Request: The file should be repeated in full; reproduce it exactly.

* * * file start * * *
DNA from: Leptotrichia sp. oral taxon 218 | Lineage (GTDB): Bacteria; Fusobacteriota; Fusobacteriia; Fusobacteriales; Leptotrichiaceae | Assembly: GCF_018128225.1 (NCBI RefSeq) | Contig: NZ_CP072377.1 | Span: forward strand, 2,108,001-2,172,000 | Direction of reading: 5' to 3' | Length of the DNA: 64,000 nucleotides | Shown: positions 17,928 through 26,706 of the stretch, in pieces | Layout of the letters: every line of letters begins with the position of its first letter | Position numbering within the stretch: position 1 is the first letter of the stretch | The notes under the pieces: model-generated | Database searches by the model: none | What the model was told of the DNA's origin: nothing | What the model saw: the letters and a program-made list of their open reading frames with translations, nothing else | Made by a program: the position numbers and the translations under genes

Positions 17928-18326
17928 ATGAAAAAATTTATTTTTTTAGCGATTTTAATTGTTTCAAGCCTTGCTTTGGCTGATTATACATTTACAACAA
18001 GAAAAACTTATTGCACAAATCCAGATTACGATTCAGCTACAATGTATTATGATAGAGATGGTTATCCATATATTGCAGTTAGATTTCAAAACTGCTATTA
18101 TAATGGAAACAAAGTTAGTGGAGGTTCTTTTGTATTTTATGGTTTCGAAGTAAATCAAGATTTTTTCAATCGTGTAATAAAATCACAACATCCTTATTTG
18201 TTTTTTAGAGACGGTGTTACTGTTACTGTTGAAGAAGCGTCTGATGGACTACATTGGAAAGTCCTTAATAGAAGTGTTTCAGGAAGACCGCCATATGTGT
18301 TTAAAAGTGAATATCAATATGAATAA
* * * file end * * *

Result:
DNA from: Leptotrichia sp. oral taxon 218 | Lineage (GTDB): Bacteria; Fusobacteriota; Fusobacteriia; Fusobacteriales; Leptotrichiaceae | Assembly: GCF_018128225.1 (NCBI RefSeq) | Contig: NZ_CP072377.1 | Span: forward strand, 2,108,001-2,172,000 | Direction of reading: 5' to 3' | Length of the DNA: 64,000 nucleotides | Shown: positions 17,928 through 26,706 of the stretch, in pieces | Layout of the letters: every line of letters begins with the position of its first letter | Position numbering within the stretch: position 1 is the first letter of the stretch | The notes under the pieces: model-generated | Database searches by the model: none | What the model was told of the DNA's origin: nothing | What the model saw: the letters and a program-made list of their open reading frames with translations, nothing else | Made by a program: the position numbers and the translations under genes

Positions 17928-18326
17928 ATGAAAAAATTTATTTTTTTAGCGATTTTAATTGTTTCAAGCCTTGCTTTGGCTGATTATACATTTACAACAA
18001 GAAAAACTTATTGCACAAATCCAGATTACGATTCAGCTACAATGTATTATGATAGAGATGGTTATCCATATATTGCAGTTAGATTTCAAAACTGCTATTA
18101 TAATGGAAACAAAGTTAGTGGAGGTTCTTTTGTATTTTATGGTTTCGAAGTAAATCAAGATTTTTTCAATCGTGTAATAAAATCACAACATCCTTATTTG
18201 TTTTTTAGAGACGGTGTTACTGTTACTGTTGAAGAAGCGTCTGATGGACTACATTGGAAAGTCCTTAATAGAAGTGTTTCAGGAAGACCGCCATATGTGT
18301 TTAAAAGTGAATATCAATATGAATAA